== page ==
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Synagogues take aim at power plant pollution
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Synagogues take aim at power plant pollution

Two congregations enter policy arena as part of GreenFaith

Staff Writer, New Jersey Jewish News

Temple Sharey Tefilo-Israel board member Lynne Crawford, right, and Green Team cochair Sue Hoch with their synagogue’s petition to support EPA rules to reduce mercury emissions.
Temple Sharey Tefilo-Israel board member Lynne Crawford, right, and Green Team cochair Sue Hoch with their synagogue’s petition to support EPA rules to reduce mercury emissions.

Two area synagogues are rallying support for a new national rule aimed at reducing the emission of mercury and other toxins from power plants nationwide.

Signatures gathered by Temple Sharey Tefilo-Israel in South Orange and Temple B’nai Abraham in Livingston will be added to a petition from faith-based sites gathered by GreenFaith, an ecumenical environmental group based in Highland Park. They will be delivered to the United States Environmental Protection Agency.

Proposed on March 15 by the EPA, the new rule would require coal-fired power plants to install widely available pollution controls.

The synagogues learned about the issue through their participation in GreenFaith’s environmental programs for houses of worship.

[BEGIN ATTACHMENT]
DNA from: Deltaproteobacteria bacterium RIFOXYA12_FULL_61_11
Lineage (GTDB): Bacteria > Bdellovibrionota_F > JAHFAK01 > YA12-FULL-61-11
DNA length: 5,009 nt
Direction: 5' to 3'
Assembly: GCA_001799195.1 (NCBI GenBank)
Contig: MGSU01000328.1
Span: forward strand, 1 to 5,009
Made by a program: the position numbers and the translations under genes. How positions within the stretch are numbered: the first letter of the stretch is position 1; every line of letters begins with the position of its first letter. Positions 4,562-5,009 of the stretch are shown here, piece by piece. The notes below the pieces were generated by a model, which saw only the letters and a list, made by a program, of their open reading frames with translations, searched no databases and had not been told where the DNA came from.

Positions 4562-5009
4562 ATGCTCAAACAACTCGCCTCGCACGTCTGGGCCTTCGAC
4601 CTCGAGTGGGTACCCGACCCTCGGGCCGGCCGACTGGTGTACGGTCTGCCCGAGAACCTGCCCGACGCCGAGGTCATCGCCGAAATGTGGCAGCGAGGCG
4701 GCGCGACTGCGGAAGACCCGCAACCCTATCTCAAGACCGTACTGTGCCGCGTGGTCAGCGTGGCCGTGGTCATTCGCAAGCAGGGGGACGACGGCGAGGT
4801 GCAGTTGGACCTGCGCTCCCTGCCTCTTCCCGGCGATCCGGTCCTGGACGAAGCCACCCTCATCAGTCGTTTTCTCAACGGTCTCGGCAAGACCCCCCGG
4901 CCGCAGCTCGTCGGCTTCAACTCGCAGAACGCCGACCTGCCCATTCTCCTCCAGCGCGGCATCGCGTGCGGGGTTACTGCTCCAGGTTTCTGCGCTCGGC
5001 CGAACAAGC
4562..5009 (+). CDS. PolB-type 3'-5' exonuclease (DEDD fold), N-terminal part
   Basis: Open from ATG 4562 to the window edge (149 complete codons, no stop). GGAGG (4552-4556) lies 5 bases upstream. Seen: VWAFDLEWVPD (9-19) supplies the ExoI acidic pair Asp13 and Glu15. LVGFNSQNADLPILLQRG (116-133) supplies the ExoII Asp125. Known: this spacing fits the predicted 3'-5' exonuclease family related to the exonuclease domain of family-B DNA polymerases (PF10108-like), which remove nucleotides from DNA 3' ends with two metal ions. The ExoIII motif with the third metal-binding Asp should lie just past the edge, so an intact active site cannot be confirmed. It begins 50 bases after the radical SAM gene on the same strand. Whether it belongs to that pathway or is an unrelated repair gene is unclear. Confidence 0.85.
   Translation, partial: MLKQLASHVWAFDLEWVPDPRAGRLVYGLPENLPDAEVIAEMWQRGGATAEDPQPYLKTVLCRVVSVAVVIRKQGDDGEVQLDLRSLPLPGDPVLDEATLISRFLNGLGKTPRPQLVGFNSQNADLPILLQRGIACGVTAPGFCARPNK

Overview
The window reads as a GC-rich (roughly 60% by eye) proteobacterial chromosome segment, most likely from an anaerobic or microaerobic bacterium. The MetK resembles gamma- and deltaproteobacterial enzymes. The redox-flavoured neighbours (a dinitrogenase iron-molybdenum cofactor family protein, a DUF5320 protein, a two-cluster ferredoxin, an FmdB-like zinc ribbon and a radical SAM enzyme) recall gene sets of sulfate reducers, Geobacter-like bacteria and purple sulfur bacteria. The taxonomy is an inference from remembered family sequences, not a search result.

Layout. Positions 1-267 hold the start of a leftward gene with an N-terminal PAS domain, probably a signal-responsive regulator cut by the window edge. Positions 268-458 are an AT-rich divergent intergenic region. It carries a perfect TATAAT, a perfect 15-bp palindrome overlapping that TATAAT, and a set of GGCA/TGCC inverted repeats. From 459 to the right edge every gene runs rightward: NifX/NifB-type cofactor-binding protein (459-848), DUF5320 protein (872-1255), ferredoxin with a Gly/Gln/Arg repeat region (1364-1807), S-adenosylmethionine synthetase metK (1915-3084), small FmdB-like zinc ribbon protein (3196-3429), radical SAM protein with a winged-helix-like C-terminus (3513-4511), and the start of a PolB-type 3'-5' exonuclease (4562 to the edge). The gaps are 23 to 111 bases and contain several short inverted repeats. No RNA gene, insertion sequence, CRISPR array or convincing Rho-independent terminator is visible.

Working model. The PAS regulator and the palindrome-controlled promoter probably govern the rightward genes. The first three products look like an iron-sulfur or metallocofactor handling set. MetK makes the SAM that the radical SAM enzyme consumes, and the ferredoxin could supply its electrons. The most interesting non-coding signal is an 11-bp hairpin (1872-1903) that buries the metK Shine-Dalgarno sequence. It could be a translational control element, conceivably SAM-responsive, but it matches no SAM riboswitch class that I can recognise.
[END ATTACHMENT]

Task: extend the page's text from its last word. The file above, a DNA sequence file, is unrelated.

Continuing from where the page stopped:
“This rule will prevent thousands of people from serious illness and death — particularly those in poor communities near many power plants,” said TSTI’s Rabbi Daniel Cohen. “It’s the right thing to do, and we are proud to support it.”

TSTI is participating in GreenFaith’s environmental certification program for houses of worship. The GreenFaith certification process requires houses of worship to get involved in environmental advocacy, although it does not dictate stands on specific issues.

TSTI formally began circulating its petition at a board meeting on April 6. B’nai Abraham started its petition April 12.

GreenFaith certification requires synagogues to make environmentally friendly changes in their physical plant, introduce ecology themes in their teaching and programming, and become more active in policy issues.

Policy advocacy on behalf of environmental issues and, more specifically, environmental justice, is new to TSTI.

“We want to think more broadly — it’s not just the internal building of our temple,” said Phil Hoch, a board member who chairs the temple’s Green Team. “There are power plants around us. Environmental issues are not only about our plant and facility. This really opened our eyes to another part of environmentalism we were not focused on.”

B’nai Abraham has a long history of involvement with GreenFaith and was one of the houses of worship to install solar panels early on through one of its programs. This latest advocacy effort, said Rabbi Faith Dantowitz, “is an opportunity to educate people about what’s going on in the environmental world. The environment is a constant issue and at this time of year, with spring and earth renewal, it’s a good time to be really aware of the issue.”

The petitions will be available for signatures through May 31.

Following the signing of the proposed rule, EPA Administrator Lisa Jackson met privately with GreenFaith’s executive director, the Rev. Fletcher Harper, and stressed the importance of support from people of faith.

“This rule will save lives as soon as it is implemented,” said Harper in a prepared statement.

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